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Evolutionary driving forces of A‐to‐I editing in metazoans

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Abstract Adenosine‐to‐inosine (A‐to‐I) RNA editing is an evolutionarily conserved mechanism that converts adenosines to inosines in metazoans' transcriptomes. However, the landscapes of editomes have considerably changed during evolution. Here, we review some of our current knowledge of A‐to‐I editing in the metazoan transcriptomes, focusing on the possible evolutionary driving forces underlying the editing events. First, we review the evolution of ADAR gene family in animals. Then, we summarize the recent advances in characterizing the editomes of various metazoan species. Next, we highlight several factors contributing to the interspecies differences in editomes, including variations in copy number and expression patterns of ADAR genes, the differences in genomic architectures and contents, and the differences in the efficacy of natural selection. After that, we review the possible diversifying and restorative effects of the editing (recoding) events that change the protein sequences. Finally, we discuss the possible convergent evolution of RNA editing in distantly related clades. This article is categorized under: RNA Evolution and Genomics > RNA and Ribonucleoprotein Evolution RNA Processing > RNA Editing and Modification
The preference of ADAR proteins and the functional impact of A‐to‐I editing. (a) Inosine (I) is structurally similar to guanosine (G). (b) ADAR preferentially binds dsRNA structures. (c) The 3‐mer motif recognized by ADAR in Drosophila (Duan et al., 2017). (d) A‐to‐I editing could lead to synonymous (not changing the amino acid) or recoding (nonsynonymous, changing the amino acid) events
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Convergent adaptation of recoding in honeybees and fruitflies (Duan et al., 2021). (a) The numbers of orthologous genes edited in the coding regions were significantly higher than random sampling the same numbers of genes, suggesting convergent evolution. (b) The auto‐recoding sites in Adar transcript were gained in fruitflies and bees independently (Duan et al., 2021). D. mel, Drosophila melanogaster; D. sim, Drosophila simulans; D. sec, Drosophila sechellia; D. ere, Drosophila erecta; A. mel, Apis mellifera; B. ter, Bombus terrestris. G, Gly; I, Ile; S, Ser; V, Val. The branch lengths in the phylogenetic tree are unscaled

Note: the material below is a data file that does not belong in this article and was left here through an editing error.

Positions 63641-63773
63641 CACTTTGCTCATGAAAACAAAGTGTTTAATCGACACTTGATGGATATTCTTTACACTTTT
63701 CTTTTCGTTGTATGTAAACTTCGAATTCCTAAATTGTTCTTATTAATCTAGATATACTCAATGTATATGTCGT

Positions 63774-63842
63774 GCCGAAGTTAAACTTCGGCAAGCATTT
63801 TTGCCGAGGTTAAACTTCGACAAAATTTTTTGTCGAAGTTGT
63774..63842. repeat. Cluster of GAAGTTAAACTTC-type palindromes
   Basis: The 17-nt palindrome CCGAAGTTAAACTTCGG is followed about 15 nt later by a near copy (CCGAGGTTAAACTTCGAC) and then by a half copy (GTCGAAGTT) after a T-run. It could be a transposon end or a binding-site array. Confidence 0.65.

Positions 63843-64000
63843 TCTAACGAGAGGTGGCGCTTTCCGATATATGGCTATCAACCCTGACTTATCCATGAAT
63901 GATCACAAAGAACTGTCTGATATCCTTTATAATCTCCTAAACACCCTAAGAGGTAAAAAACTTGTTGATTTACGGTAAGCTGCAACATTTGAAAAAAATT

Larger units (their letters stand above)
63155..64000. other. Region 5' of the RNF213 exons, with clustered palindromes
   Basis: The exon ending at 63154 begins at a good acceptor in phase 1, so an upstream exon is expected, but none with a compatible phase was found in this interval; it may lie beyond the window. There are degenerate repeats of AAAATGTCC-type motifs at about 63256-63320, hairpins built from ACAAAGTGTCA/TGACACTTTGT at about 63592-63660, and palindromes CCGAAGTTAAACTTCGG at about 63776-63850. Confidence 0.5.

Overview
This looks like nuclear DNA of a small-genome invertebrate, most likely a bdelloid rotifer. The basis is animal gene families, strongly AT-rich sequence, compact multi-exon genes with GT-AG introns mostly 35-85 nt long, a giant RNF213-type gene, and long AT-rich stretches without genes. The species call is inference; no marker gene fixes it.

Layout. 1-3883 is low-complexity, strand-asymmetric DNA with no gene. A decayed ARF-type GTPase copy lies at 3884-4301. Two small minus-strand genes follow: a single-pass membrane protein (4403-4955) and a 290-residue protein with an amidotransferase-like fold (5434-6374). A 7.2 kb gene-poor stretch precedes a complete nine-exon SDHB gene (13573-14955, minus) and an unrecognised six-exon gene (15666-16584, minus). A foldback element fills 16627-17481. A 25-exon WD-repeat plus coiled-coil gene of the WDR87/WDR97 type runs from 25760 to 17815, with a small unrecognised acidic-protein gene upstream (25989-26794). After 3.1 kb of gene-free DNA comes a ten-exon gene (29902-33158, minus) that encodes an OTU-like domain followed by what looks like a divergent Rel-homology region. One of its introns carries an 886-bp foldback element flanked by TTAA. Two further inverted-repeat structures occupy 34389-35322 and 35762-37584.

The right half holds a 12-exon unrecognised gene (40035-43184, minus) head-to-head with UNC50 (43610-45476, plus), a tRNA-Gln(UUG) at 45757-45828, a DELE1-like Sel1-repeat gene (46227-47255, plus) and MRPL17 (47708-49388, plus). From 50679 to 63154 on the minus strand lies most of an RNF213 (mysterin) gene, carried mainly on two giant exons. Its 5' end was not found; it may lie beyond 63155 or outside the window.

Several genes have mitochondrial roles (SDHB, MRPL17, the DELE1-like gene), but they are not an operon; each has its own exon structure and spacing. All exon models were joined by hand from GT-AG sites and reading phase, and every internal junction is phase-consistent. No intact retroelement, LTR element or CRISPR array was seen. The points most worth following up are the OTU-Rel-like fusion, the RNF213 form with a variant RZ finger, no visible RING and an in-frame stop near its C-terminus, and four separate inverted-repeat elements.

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Two complementary theories explaining the observed high frequency and editing levels of recoding sites. (a) The diversifying theory assumes that editing increases the proteomic diversity, and the organisms that have both the edited and unedited molecules will have a higher fitness (Gommans et al., 2009). (b) The restorative theory posits that the A‐to‐I editing reverses the deleterious effect of a G‐to‐A DNA mutation, and that allows the G‐to‐A DNA mutation to accumulate at a high frequency or even become fixed in the population (Jiang & Zhang, 2019)
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A summary of the editing sites in 16 representative species. The divergence between species was retrieved from the TimeTree website (http://www.timetree.org/). The numbers of total editing sites and recoding sites were shown next to each species. The studies used for each species are: human (Picardi et al., 2017; Ramaswami & Li, 2014), macaque (An et al., 2019; Chen et al., 2014; Yang et al., 2015), mouse (Licht et al., 2019; Ramaswami & Li, 2014), pig (Wang et al., 2019), bumblebee (Porath et al., 2019), honeybee (Duan et al., 2021), ant (Li et al., 2014), and four cephalopods (Liscovitch‐Brauer et al., 2017). For the three Drosophila species, the numbers outside the parentheses refer to the sites identified by our own study (brain) (Duan et al., 2017). The numbers in the parentheses refer to the union of all sites reported to date: Drosophila melanogaster (Duan et al., 2017; Graveley et al., 2011; Ramaswami & Li, 2014; Rodriguez et al., 2012; St Laurent et al., 2013; Yu et al., 2016; Zhang et al., 2017), D. simulans (Duan et al., 2017; Yu et al., 2016; Zhang et al., 2017), and D. pseudoobscura (Duan et al., 2017; Yu et al., 2016; Zhang et al., 2017). In corals, the numbers of sites in eggs were reported by Porath et al. (2017). Eggs possessed the greatest number of sites. For cephalopod species, only editing sites in coding regions were reported
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Evolution of ADAR gene family. (a) Phylogenetic tree based on the protein sequences of ADAR, ADAD, and ADAT genes in 16 metazoan species (see Supplementary File 1 for the detailed methods). The Escherichia coli TadA was chosen as outgroup. (b) Domain architecture of ADAR, ADAD, and ADAT proteins of three representative metazoans: Homo sapiens, Drosophila melanogaster, and Caenorhabditis elegans. The E. coli TadA protein was presented as the ancestral state. Deaminase, the deaminase domain; DRBM, double‐stranded RNA binding domain; Z‐binding, Z‐DNA binding domain
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RNA Processing > RNA Editing and Modification
RNA Evolution and Genomics > RNA and Ribonucleoprotein Evolution

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